# Simple Golden Ratio Construction with Three Lines, and Interesting Implied Circle?

Consider three equal lines (as illustrated below). A red, green, and orange line of equal length all rest upon the same horizontal line. The red line is stood upon its end in a manner perpendicular the horizontal line. One end of the green line is attached to the red line's midpoint, while the other end of the green line touches the horizontal line. One end of orange line is attached to the midpoint of the green line, while the other end of the orange line touches the horizontal line. This arrangement splits the horizontal line in a manner corresponding to the golden ratio, with the red line being located at the golden cut of the horizontal line.

Via geogebra I was able to determine that the ratio of the yellow line to the blue line is the golden section. It gave me a number of 1.619... which is close enough I believe to the golden ratio ~1.618...

Then, I thought I saw a circle implied by the arrangement. Curiously enough, the radius of the circle in the lower figure seems to be exactly 3/4 of the length of one of the lines. Is there some way to prove this in geogebra?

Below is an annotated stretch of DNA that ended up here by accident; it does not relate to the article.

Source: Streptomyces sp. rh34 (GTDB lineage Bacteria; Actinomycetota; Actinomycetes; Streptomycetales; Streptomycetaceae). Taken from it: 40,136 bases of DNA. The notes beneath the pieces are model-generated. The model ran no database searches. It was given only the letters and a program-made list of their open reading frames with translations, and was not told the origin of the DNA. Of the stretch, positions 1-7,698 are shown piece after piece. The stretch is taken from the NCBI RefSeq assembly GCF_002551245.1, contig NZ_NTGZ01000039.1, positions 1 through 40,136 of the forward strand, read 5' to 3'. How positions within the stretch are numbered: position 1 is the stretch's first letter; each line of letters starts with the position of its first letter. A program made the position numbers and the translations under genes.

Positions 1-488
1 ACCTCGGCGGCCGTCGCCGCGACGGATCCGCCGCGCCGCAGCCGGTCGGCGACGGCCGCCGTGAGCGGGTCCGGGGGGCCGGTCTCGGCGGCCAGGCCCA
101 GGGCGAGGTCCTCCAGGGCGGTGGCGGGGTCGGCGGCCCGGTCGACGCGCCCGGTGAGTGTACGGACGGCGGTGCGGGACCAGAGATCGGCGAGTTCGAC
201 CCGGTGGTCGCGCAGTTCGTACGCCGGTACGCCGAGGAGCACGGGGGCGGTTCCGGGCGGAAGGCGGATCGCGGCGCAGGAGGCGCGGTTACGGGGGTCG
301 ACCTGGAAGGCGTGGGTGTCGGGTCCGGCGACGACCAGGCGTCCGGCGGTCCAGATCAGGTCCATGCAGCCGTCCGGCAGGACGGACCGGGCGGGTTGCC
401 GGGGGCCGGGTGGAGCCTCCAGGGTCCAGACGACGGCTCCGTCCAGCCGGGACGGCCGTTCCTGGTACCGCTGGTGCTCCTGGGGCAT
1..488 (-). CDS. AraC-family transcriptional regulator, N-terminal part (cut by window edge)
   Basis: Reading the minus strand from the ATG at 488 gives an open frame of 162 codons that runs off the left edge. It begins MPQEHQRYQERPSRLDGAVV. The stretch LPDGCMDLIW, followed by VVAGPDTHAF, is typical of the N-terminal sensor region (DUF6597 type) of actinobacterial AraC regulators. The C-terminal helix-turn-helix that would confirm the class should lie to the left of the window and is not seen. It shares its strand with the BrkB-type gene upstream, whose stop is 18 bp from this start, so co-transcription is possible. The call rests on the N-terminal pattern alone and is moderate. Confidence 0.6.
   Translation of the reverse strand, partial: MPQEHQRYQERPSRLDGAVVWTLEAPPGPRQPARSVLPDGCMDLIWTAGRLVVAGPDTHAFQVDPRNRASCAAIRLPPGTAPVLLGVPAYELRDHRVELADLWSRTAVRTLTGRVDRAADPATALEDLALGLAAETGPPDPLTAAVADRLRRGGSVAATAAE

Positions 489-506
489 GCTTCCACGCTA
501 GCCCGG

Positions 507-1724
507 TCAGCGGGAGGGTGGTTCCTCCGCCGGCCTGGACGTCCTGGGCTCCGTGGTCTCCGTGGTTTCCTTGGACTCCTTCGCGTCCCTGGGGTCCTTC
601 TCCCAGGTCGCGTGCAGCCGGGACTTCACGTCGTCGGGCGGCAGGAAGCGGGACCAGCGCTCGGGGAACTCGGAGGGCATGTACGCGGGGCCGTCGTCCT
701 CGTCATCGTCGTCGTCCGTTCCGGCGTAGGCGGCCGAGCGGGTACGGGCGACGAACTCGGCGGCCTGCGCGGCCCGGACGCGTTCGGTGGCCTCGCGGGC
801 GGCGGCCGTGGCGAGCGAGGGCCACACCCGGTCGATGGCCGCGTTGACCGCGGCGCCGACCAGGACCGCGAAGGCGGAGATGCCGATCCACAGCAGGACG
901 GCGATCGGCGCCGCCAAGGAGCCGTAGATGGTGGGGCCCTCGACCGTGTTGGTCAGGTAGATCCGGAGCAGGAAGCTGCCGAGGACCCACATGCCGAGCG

I really do think that geogebra allowed me to determine that the horizontal line is cut into the golden ratio of yellow and blue lengths by the red line. And it looks like the entire golden ratio construct can be naturally inscribed in a circle with a radius of 3/4 of one of the lines. Are there any other cool relationships this implies?

Thanks again for all the help, and thanks for the geogebra tip from Blue. I look forward to working with it! The radius of the circle you've constructed is close to $3/4$ of the length of the starting segments, but not exactly. For ease of calculation let's assume the starting segments are $2$ units long. Apply Pythagoras' theorem to find that the yellow segment has length $\sqrt 3$ and the blue segment has length $b:=\frac12(\sqrt{15}-\sqrt 3)$. The ratio of these is $2/(\sqrt5-1)=(\sqrt 5+1)/2$, which indeed equals the golden ratio.
The triangle that encloses your construction has side lengths $\sqrt 3+b$, $\sqrt 7$, and $\sqrt{b^2+4}$ (the last two values obtained by applying Pythagoras), and its area is $\frac12(\text{base})(\text{height})=\sqrt3+b$. The circle you've constructed is called the circumcircle of the triangle. Its radius is called the circumradius and can be calculated from the formula: $$R={\text{product of side lengths of triangle}\over\text{4 \times area of triangle}}.$$ Plugging in the values we've obtained, the circumradius for your triangle has value $${(\sqrt3+b)\sqrt 7(\sqrt{b^2+4})\over 4(\sqrt 3+b)}=\frac{\sqrt7}4\sqrt{b^2+4}\approx 1.5004434,$$ which is slightly more than $3/4$ the length of each starting segment.